Mines just aging in a glass carboy. Darker that others in appearance. But clearing nicely. I used Brewers Best Cider House Select yeast. Did you let yours go wild?
 

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Mines just aging in a glass carboy. Darker that others in appearance. But clearing nicely. I used Brewers Best Cider House Select yeast. Did you let yours go wild?
Only a half gallon of it is wild. It took off quickly, probably use it as top off somewhere down the line. This batch is with Renaissance Fresco cider yeast from last year.

Had to top off my secondary 20 ltr Spidel and used Lyman Orchards cider bought at Big Y.
 
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Nick Z

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After two days of squeezing apples and a trip to Whole Foods for juice I just put together three 1 gallon batches. Just hit them with a campden tablet. Tomorrow afternoon they will get pectic enzyme and about twelve hours later they will get yeast.

The first two batches are a mix of Newtown Pippin, Granny Smith, McIntosh, Red Delicious, and a tiny bit of quince. The first batch has more granny, the second has more Newtown Pippin. The Red Delicious was used in small amounts as an aromatic.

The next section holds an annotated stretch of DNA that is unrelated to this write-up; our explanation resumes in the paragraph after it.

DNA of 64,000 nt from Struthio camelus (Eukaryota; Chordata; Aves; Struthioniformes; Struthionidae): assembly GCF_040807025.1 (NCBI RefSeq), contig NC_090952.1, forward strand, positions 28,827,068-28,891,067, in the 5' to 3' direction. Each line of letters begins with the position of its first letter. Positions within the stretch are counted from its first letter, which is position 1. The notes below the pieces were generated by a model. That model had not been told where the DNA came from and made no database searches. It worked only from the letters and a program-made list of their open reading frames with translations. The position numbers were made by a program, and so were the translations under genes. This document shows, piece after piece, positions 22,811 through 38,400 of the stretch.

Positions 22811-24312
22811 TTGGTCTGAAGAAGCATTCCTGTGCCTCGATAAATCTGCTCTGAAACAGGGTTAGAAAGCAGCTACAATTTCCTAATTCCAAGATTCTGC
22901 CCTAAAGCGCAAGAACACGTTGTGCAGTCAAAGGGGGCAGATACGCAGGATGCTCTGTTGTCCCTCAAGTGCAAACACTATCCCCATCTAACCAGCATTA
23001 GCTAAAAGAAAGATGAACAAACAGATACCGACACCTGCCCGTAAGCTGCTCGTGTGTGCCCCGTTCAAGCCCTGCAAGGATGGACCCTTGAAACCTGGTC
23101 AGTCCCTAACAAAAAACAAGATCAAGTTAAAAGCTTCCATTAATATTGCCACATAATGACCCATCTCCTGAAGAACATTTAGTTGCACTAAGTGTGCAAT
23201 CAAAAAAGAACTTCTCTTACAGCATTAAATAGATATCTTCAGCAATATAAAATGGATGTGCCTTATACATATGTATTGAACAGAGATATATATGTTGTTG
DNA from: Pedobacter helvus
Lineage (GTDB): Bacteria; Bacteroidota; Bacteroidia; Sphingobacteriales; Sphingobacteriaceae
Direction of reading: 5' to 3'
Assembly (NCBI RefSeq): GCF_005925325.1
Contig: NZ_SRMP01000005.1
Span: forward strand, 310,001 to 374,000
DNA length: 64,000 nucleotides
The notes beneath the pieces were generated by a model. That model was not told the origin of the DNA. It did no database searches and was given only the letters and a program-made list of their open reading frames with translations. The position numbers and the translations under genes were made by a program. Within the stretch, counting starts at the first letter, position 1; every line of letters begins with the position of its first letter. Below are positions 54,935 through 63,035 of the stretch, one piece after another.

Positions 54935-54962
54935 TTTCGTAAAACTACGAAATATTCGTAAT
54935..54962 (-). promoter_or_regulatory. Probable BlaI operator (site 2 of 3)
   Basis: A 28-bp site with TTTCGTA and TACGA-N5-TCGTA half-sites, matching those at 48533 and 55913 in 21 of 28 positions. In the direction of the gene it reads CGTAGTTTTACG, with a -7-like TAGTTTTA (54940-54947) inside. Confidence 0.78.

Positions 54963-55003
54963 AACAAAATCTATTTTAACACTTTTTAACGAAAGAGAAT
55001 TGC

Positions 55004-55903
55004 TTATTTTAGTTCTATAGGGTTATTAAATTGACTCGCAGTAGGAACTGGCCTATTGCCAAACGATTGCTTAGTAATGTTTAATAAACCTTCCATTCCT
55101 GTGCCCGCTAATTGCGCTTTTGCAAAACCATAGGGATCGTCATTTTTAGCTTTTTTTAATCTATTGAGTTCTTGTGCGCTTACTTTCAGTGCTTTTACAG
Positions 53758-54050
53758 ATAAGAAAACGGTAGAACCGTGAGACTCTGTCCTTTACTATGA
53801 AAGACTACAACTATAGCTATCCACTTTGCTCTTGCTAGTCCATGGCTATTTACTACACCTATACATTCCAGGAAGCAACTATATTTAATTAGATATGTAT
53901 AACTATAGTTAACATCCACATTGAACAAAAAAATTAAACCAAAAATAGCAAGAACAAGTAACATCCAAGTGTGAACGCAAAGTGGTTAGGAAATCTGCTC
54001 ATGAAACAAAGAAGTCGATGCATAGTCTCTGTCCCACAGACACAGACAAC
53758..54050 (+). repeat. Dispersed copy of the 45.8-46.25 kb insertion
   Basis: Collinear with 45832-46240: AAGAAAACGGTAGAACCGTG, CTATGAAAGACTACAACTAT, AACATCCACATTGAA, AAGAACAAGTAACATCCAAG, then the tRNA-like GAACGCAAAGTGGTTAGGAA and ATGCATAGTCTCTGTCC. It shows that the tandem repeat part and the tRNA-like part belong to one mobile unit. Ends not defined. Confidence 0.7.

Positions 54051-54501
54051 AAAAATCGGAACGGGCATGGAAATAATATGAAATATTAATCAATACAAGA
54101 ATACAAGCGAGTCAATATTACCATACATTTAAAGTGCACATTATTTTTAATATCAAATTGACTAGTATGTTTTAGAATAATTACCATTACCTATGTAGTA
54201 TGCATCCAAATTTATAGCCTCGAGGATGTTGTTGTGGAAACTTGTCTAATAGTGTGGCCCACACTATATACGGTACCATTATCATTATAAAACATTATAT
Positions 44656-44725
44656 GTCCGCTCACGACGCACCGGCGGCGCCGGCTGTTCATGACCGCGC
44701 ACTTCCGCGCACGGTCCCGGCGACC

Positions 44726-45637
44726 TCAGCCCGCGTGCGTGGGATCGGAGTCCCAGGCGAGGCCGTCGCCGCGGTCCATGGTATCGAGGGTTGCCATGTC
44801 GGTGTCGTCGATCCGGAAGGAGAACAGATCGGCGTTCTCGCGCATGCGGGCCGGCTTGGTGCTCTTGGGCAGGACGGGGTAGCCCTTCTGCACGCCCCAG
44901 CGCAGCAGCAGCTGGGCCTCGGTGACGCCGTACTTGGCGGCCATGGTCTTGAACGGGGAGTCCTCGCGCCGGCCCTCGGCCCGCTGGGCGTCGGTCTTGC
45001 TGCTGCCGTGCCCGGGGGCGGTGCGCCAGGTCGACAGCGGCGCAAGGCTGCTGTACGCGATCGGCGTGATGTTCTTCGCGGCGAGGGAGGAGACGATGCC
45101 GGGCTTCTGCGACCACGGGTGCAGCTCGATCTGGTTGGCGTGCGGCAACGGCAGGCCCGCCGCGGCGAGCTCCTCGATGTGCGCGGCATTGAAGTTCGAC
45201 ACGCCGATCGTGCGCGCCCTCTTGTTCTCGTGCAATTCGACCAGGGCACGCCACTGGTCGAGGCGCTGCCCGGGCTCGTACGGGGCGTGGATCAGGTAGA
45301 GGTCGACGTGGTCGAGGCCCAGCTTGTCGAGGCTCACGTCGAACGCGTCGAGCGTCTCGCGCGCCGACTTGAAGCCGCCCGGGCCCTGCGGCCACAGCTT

The third batch is two quarts of Whole Foods gravenstein apple juice and the remainder the regular Whole Foods apple juice in the gallon glass jug.

I want to try different yeasts and I just got some CY17 and SN9 (Vintner's Harvest, I think). The third I'm not sure. Probably Mangrove Jack's M02.

If there aren't enough tannins I will add grape tannin. If my malolactic culture grows enough I will probably add some of them in when the fermentation is done or nearly done.

New Seasons had a gallon of generic but seasonal juice so I picked a gallon up. It's from Hood River Juice Company and says it was pressed from Oregon and Washington apples.

One of the apples I am seeing now in the stores is Opal. Has anyone used that in cider? I assume it's a late season apple because it is suddenly all over the place.